Empress of the French
1763-1814

Joséphine de Beauharnais was the first wife of the Emperor Napoleon I and consequently the Empress of the French from 1804 to 1809.

Full name
Joséphine de Beauharnais

Title
Empress of the French

Life
1763-1814

Her traces in Versailles
Her representations

Rose Tascher de La Pagerie

Born Marie-Joseph-Rose Tascher de La Pagerie to a family settled in Martinique, she came to France at the age of 16 to marry a young officer, Alexandre de Beauharnais, whose family was connected with her own. They had two children, a son, Eugène, in 1781, and a daughter, Hortense, in 1783. The couple was unhappy and separated

Joséphine, Empress of the French

Guillon-Lethière, Guillaume Guillon
1807

© RMN-GP (Château de Versailles) / © Franck Raux

After returning to Martinique, repercussions of the Revolution and a slave revolt caused her to come back to France in October 1790, where she returned to her husband, who had become a member and later the president of the Jacobin Club and the Deputy of the Constituent Assembly. He returned to military service and became a general in 1792, leading the Army of the Rhine, before resigning and returning to live on his property. He was arrested there in March 1794. He was then transferred to Carmes Prison, where he was joined by his wife in April, and then to La Conciergerie. He was guillotined in July 1795. Rose awaited her turn, but was set free with the fall of Robespierre.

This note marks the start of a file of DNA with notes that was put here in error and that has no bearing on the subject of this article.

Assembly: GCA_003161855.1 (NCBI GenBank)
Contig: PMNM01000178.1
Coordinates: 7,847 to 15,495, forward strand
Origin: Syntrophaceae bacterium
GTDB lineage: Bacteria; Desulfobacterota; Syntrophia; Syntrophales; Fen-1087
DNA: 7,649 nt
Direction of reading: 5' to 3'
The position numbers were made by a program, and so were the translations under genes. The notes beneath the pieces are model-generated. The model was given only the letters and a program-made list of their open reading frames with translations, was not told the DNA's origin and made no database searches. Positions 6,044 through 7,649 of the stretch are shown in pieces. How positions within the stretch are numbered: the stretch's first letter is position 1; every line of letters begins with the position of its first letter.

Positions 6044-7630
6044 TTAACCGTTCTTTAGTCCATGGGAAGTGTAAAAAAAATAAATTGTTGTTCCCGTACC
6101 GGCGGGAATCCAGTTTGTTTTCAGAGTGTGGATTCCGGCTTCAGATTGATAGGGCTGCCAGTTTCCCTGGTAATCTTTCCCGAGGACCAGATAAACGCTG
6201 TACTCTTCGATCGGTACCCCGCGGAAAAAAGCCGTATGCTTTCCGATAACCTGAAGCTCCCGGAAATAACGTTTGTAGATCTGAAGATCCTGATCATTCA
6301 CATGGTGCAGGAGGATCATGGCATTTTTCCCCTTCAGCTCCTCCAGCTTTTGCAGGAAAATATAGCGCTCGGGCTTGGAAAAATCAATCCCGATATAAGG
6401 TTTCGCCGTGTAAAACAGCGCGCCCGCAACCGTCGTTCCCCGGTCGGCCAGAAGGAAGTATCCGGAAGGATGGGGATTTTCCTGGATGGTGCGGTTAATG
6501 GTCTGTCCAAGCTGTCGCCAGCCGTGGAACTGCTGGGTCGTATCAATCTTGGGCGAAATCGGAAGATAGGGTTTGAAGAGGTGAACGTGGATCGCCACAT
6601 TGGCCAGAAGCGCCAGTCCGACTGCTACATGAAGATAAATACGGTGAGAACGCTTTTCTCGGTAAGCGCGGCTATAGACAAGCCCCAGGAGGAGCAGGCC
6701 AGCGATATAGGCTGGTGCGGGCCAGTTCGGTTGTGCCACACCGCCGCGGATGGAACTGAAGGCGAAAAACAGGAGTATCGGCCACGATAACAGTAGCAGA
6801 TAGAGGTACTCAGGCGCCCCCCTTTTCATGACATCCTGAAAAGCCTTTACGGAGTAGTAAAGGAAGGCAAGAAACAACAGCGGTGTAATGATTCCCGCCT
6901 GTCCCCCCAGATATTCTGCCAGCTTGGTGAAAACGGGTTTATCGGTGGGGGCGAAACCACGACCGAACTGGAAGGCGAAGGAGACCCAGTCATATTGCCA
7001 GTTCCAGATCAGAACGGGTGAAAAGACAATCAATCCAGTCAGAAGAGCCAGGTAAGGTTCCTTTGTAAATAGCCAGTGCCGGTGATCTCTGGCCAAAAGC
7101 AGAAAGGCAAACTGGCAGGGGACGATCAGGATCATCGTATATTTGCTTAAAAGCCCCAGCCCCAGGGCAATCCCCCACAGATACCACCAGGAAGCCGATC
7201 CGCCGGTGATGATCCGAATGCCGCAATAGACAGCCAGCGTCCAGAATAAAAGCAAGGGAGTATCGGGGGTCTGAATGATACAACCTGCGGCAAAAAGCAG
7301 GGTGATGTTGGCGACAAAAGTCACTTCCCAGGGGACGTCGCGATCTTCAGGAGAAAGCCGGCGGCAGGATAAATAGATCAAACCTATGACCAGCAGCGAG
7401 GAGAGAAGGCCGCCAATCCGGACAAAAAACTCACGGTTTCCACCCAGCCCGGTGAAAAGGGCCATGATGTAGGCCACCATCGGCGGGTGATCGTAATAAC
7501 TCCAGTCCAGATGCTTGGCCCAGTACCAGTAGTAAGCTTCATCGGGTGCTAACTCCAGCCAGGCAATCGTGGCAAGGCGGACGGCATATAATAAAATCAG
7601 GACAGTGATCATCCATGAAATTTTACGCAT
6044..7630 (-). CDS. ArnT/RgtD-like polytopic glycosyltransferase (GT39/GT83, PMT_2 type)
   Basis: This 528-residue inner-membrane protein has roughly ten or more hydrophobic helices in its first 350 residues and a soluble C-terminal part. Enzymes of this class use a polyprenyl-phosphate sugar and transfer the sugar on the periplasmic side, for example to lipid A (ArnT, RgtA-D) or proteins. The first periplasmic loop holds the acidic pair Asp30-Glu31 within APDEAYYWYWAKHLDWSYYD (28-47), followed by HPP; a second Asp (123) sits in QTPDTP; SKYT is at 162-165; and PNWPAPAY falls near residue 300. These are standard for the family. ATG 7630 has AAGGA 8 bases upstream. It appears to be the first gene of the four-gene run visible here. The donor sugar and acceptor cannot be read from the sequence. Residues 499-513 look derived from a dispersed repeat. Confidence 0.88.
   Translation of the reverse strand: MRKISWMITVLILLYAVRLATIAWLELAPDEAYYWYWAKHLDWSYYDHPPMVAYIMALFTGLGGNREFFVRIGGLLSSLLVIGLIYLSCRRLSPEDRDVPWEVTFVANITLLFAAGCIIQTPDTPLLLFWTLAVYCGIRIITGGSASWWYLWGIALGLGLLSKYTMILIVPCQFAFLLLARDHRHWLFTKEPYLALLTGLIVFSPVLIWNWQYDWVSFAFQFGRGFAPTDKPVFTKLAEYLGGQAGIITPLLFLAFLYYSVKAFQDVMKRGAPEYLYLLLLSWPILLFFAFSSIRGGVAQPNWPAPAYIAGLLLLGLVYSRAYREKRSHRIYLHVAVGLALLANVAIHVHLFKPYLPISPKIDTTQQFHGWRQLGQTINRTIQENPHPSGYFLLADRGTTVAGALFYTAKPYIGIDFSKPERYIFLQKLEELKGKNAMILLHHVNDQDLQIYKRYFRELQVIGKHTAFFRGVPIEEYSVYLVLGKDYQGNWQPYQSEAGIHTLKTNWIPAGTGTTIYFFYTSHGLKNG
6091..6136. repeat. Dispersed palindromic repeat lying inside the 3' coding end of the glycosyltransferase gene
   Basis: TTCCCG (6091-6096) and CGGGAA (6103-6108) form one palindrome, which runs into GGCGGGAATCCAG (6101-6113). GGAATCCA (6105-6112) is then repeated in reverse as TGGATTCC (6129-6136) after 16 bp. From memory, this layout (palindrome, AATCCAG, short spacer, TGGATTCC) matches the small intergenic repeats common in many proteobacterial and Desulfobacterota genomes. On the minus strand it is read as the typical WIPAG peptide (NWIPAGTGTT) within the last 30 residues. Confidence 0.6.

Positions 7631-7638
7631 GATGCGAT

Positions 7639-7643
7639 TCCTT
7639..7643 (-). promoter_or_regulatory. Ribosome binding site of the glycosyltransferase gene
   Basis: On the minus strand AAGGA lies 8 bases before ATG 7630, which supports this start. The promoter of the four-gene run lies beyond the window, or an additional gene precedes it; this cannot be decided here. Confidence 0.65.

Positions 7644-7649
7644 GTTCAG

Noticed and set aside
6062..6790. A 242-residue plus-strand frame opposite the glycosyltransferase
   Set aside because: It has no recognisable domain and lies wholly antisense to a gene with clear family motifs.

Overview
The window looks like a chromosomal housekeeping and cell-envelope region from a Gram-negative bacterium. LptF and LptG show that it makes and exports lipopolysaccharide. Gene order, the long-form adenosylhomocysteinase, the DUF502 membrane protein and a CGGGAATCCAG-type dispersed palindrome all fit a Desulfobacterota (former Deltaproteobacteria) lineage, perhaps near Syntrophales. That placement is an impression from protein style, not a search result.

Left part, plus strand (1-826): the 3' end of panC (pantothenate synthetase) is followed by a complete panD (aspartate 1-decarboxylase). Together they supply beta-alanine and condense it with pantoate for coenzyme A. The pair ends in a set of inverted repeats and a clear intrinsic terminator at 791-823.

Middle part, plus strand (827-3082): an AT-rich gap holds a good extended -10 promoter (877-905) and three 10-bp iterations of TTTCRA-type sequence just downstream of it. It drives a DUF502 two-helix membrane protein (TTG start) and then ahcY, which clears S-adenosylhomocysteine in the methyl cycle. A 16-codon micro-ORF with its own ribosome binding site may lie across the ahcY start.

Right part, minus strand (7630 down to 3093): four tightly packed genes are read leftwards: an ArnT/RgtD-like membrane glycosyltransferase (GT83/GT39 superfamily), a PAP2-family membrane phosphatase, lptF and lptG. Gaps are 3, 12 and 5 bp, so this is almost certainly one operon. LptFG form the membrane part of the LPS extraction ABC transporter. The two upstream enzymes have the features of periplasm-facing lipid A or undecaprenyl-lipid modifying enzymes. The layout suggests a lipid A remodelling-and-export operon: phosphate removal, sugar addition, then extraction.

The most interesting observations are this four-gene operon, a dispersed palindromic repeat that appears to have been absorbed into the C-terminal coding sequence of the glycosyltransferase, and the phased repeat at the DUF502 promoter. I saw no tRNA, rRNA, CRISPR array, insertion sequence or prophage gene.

An Empress

As a widow, without any income and two children, she got by the best she could until her friend Teresia Cabarrus, Barras, who became her protector, introduced her to a promising general, Napoleon Bonaparte. Her grace and charm won his heart and he married her in a civil ceremony on 9 March 1796. He began calling her “Joséphine”. She followed him as he rose from his rank of general to First Consul through the Coup d’État of Brumaire (9-10 November 1799), then Emperor of the French in May 1804.

Despite becoming an accomplished wife and Empress, she could not produce an heir, which caused her husband to divorce her in the interest of the country in 1809. She retained her title of Empress and queen and left to live in Château de Malmaison, near Paris, and at her Château de Navarre in Normandy, where she passed away on the day of Pentecost in 1814, a few weeks after Napoleon’s abdication.

There are few signs of Empress Joséphine’s memory at Versailles. Despite plans to allow her to stay with the Emperor at Trianon, the renovation work for the two small palaces was only completed the day before Napoleon’s remarriage with the Archduchess of Austria Marie-Louise. When they divorced, the Emperor left Château de Malmaison entirely to Joséphine and began looking for an alternative residence. He found that the Grand Trianon offered a good solution, being similar size and not far from Château de Malmaison.